While on the topic of climate change and carbon emissions, I read of a report into football teams flying to their matches in the U.K. This didn’t include flying to European games where the need is more obvious. The report looked at 100 matches and found that teams flew to 87 of them. The shortest trip was 27 minutes and the longest 77 minutes. It all sounds bad but how much of it was governed by the return journey? Must clubs use luxury coaches to travel to games, obviously you wouldn’t fly from Liverpool to Everton, but you might if you were a London team playing in Newcastle on a Sunday evening where you couldn’t get a train back (because there aren’t any) and a coach would get you back at three in the morning. A lot of fuss about nothing.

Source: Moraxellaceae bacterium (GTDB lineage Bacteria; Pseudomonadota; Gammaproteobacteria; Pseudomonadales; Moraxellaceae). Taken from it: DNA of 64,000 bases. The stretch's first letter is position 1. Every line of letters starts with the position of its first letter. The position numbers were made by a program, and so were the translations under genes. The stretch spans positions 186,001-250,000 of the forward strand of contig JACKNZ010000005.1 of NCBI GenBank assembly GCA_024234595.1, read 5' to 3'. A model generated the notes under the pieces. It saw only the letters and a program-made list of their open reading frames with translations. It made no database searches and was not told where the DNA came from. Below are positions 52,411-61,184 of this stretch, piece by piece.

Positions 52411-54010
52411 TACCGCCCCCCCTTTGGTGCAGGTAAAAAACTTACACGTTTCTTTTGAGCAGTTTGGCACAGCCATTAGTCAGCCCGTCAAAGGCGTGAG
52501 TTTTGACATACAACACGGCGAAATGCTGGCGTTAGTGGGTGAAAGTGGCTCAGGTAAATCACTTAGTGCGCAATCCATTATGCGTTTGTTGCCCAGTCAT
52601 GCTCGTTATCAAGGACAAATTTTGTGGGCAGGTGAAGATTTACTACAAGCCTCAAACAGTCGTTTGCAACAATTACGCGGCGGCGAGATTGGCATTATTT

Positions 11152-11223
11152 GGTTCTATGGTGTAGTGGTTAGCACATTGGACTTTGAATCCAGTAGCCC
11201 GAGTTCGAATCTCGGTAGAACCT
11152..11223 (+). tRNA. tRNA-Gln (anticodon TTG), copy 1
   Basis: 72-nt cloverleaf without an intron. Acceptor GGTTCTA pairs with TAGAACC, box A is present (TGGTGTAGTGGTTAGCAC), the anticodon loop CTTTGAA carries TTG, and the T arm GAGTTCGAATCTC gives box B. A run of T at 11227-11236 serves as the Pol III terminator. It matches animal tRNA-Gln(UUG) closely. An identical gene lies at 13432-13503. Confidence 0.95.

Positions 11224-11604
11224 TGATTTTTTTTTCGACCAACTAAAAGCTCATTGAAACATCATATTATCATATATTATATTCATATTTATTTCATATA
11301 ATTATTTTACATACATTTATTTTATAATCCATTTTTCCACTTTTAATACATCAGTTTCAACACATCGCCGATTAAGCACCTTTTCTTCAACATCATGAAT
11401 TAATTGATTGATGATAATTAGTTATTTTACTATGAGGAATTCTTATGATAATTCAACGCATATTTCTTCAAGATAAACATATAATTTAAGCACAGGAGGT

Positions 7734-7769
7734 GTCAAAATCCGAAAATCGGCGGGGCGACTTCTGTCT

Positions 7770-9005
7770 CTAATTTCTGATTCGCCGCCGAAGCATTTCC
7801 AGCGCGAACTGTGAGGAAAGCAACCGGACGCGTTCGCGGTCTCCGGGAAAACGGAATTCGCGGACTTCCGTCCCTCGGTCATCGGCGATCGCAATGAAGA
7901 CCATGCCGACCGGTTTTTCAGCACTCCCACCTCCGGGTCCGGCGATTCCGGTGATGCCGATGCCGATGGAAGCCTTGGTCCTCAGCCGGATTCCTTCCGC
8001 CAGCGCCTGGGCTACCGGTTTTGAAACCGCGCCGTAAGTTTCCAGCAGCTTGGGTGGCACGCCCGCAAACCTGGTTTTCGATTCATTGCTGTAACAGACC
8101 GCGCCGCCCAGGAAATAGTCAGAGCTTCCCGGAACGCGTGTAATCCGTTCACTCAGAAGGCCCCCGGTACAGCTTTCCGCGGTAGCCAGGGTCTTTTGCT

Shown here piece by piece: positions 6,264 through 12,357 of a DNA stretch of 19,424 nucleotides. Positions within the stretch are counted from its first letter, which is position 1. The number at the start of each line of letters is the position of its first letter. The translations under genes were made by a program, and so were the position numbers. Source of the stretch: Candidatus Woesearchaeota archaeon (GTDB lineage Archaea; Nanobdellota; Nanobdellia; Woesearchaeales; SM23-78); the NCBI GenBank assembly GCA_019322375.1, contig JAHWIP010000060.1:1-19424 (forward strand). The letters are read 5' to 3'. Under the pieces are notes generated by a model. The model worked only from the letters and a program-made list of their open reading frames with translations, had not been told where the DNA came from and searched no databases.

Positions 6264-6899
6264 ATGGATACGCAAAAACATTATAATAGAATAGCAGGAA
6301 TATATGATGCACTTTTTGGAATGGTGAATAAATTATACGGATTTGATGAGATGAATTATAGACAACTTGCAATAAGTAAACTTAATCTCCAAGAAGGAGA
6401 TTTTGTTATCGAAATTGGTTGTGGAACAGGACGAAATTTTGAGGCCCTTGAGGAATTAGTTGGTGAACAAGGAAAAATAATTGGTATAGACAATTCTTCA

A couple of bits of rail news reach me this morning. Firstly, Transport for London have asked for more funds to buy additional Elizabeth line trains. It seems that now the link between Old Oak Common and Euston has been put back some years they have realised that thousands of people getting off HS2 and onto the Elizabeth line at Old Oak Common is not a good idea. The Elizabeth line is already setting passenger records and I have heard that right now they would like to add two carriages to trains. The second train story is that Transport for the Southeast has announced that they want a second London to Brighton line to relieve the very overcrowded current one. They have announced plans to reopen the line between Brighton and London via Lewis, Uckfield and Tunbridge Wells. This would mean reopening the line between Lewis and Uckfield that closed in 1969. Trains still run from Uckfield to London via Eridge and Groombridge. The section from Eridge to Tonbridge Wells closed in 1985 but it still exists as the privately owned Lavender Line that finishes short of the tunnel to Tunbridge Wells station. TfSE say reinstating this line and electrifying it for 95 mph trains would cost £550 million, which sounds cheap to me.